In December 2021, the Venezuelan parliament – with a pro-Chavista majority – began preliminary discussions on a Non-Conventional Renewable Energies Bill that seeks to incorporate other energy sources into the national electricity grid, in addition to the most predominant ones: hydroelectric and thermoelectric power. But, half a year after it was presented, there has been no official report of any progress. Meanwhile, the country continues with its power cuts, which are increasingly regular. In the first two months of 2022, blackouts kept 58.5 per cent of Venezuelan households in the dark for periods of between two and six hours, and 30 per cent of the population was affected by power outages on a daily basis, according to the Venezuelan Public Services Observatory (OVSP).

Some Venezuelan cities decided not to wait for the bill to be passed and implemented their own tailormade solutions.

In Maracaibo, in the state of Zulia – one of the hardest hit by the power cuts – municipal authorities have debated an Alternative, Green and Clean Energy Ordinance, with which they plan to require housing development companies to make provision for the installation of solar energy systems in their housing designs. In the medium term, they also hope to supply electricity to schools and health centres by diversifying their energy mix and to reduce power cuts – which are linked to the economic crisis – by becoming self-sufficient. In mid-May, the same municipal councillors said that, if approved, the measure would come into force in June of this year and would be the first of its kind to be adopted in Venezuela. As this article went to press, however, no progress had as yet been announced.

In the same city and as part of the ‘Green Maracaibo’ plan, solar-powered streetlights were installed in the busiest squares and streets. Further north, in San Cristóbal, capital of the border state of Táchira, solar panels were installed on ten sports fields. But again, these are all isolated actions that are not part of a national strategy or plan.

“These initiatives have arisen as part of the search to meet the electricity needs in the country, but they have not been coordinated with all the relevant bodies, such as the ministries that grant the permits,” says Ramírez.

The lengthy power cuts, on the other hand, have led many Venezuelans to turn to self-generation using fossil fuels, which is more affordable at current prices, despite the occasional fuel shortages in the country.

A diesel-powered electricity generator requires eight litres of fuel a day to keep it running for eight hours, and costs US$24 a day to run, given that a litre can sell for US$3 on the black market. This is not a sustainable solution, as electrical engineer Mahley Márquez, general director of Araf Energy, which provides services in the field of solar and wind energy in western Venezuela, told the local news outlet Cinco8.

How to promote green energy for housing?

Nigeria – another oil-producing country and one where 43 per cent of households are off the grid and those that are connected experience constant power cuts – is faced with the same problem. The government is investing in a 200-megawatt per hour solar plant, and other decarbonisation projects are underway that should provide jobs for 30,000 people.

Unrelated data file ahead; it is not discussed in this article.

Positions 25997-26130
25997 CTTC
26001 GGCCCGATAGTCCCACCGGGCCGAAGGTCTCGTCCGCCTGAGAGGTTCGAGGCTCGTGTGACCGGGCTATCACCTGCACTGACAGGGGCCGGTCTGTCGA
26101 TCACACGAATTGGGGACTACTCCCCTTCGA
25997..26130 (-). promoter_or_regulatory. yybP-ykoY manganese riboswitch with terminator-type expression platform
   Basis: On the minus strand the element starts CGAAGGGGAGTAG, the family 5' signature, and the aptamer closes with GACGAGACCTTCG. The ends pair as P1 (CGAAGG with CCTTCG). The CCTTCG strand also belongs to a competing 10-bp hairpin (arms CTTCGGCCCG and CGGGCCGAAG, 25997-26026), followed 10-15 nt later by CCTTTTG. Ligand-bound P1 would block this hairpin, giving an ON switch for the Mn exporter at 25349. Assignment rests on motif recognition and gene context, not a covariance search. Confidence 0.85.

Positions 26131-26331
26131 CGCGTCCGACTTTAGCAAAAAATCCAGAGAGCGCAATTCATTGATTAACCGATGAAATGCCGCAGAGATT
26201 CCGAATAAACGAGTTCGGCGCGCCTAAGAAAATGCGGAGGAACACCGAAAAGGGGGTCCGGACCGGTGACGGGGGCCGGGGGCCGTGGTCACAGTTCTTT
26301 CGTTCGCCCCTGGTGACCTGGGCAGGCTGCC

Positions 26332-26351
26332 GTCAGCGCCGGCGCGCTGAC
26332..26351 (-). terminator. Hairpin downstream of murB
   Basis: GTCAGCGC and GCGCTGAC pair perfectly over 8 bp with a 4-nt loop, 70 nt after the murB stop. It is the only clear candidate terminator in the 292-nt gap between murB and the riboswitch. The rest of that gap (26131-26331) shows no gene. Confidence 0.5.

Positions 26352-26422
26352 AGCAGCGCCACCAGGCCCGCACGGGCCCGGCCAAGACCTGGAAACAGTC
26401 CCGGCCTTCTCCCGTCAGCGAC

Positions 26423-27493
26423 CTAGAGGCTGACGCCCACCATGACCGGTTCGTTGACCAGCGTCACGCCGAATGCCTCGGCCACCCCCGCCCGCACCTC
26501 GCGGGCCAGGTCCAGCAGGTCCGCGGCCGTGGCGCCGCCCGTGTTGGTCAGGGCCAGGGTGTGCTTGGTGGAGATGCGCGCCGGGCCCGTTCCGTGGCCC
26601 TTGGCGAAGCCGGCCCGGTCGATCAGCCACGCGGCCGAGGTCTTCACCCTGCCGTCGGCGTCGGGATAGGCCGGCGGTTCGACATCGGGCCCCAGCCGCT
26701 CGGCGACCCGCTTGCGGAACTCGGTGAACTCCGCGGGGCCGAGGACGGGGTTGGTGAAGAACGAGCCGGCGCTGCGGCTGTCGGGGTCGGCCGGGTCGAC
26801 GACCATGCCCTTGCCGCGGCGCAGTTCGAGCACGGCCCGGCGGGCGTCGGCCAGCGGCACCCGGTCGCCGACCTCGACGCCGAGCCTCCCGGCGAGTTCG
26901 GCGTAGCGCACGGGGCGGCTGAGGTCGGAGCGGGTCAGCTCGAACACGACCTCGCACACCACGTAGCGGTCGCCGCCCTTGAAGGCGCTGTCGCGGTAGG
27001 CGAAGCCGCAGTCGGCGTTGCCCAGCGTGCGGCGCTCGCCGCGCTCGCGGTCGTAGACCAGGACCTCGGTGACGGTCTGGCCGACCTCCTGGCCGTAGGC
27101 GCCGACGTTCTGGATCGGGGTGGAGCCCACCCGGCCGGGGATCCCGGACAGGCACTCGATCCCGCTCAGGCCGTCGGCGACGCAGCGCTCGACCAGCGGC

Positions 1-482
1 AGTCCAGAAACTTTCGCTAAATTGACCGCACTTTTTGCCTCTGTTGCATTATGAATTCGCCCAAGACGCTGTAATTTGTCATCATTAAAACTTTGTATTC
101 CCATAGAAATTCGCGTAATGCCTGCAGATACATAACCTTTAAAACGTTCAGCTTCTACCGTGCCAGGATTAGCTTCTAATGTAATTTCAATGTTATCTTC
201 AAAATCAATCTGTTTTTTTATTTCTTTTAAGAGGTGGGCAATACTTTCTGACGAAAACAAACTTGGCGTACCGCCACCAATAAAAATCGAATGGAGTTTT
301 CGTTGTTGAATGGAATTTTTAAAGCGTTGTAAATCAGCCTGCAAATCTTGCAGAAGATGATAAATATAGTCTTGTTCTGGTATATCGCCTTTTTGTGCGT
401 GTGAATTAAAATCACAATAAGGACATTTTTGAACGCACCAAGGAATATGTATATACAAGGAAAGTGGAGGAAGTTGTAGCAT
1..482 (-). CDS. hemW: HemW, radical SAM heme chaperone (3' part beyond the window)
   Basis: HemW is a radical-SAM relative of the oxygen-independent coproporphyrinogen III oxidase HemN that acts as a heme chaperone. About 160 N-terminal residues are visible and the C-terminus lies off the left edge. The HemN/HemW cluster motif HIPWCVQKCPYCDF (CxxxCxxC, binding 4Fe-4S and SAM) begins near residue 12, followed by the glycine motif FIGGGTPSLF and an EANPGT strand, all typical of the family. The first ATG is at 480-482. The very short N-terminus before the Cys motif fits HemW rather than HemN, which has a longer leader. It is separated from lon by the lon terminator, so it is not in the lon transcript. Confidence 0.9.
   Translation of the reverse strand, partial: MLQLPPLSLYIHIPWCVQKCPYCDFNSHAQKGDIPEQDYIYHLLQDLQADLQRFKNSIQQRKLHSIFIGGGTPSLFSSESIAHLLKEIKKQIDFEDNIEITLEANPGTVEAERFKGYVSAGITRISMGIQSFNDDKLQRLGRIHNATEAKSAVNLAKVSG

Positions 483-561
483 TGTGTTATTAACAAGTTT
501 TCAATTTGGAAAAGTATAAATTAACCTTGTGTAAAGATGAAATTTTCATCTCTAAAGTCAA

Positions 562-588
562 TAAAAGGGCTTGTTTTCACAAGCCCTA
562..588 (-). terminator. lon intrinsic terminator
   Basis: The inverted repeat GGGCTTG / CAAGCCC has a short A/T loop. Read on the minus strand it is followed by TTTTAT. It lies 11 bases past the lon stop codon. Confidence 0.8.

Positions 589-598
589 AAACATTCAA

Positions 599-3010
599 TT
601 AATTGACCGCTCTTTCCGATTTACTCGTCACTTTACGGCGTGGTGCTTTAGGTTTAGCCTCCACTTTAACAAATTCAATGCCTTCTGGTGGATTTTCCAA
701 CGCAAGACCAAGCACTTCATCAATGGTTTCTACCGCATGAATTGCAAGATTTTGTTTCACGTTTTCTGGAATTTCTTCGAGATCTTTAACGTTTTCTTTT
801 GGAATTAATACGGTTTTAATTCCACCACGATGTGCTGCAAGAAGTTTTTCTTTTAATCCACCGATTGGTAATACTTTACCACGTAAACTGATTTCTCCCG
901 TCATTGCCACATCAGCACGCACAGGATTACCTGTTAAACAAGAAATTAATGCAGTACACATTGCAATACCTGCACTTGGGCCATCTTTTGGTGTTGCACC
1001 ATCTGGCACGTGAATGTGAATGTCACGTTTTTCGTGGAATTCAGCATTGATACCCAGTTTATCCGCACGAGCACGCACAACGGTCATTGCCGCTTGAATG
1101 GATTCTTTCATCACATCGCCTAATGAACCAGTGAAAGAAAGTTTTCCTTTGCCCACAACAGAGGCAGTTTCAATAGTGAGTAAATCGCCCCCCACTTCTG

The authorities in Nigeria have responded to public pressure and are accelerating the process of diversifying the country’s energy sources. The difference between Nigeria and Venezuela, however, is that in the latter, the general public’s priority is solutions to the power cuts – regardless of how eco-friendly they may be. In Venezuela, citizen participation has been low in this area, mainly because there is little information about the direct benefits of clean energy use, including the creation of employment, which is three times greater than that generated by companies in the fossil fuel sector.

Also, to kickstart the energy transition, incentives have to be provided by the government.

In Chile for example, the energy ministry’s Casa Solar programme funds the purchase of solar power systems for members of the same neighbourhood, enabling households to save up to US$363 (€344) a year in electricity bills, as the energy not consumed is fed into the national electricity grid. Similarly, in Uruguay and Colombia, electricity companies offer transition subsidies and discounts to those who install solar systems in their homes for up to one year.

This is the path being taken by most countries in the region, where 52 per cent of the energy produced now comes from renewable sources. Whether Venezuela joins them depends on the political will of its government, which according to ECLAC recommendations should make legislative changes and regulate the use of these energies, stimulate public-private partnerships between companies operating in this sector, and provide direct financing and rebates for the development of green residential sites.

Finally, the invasion of Ukraine could impact positively on this transition, as the US has authorised European companies to ship Venezuelan oil to the EU to offset the embargo on Russian crude oil.

“Venezuela needs internal measures capable of reorganising its economy to make renewable energy business models work. There is no direct relationship between the implementation of domestic sustainable development policies and the development of the war in Ukraine, but Venezuela’s gross domestic product will undoubtedly be impacted by an economic opening with the sale of fuel to European states. If the oil revenues are invested in a mindful way, it is conceivable that (...) Venezuela might have greater financial capacity to invest in green energies,” says Venezuelan engineer Luis Ramírez.

This article has been translated from Spanish.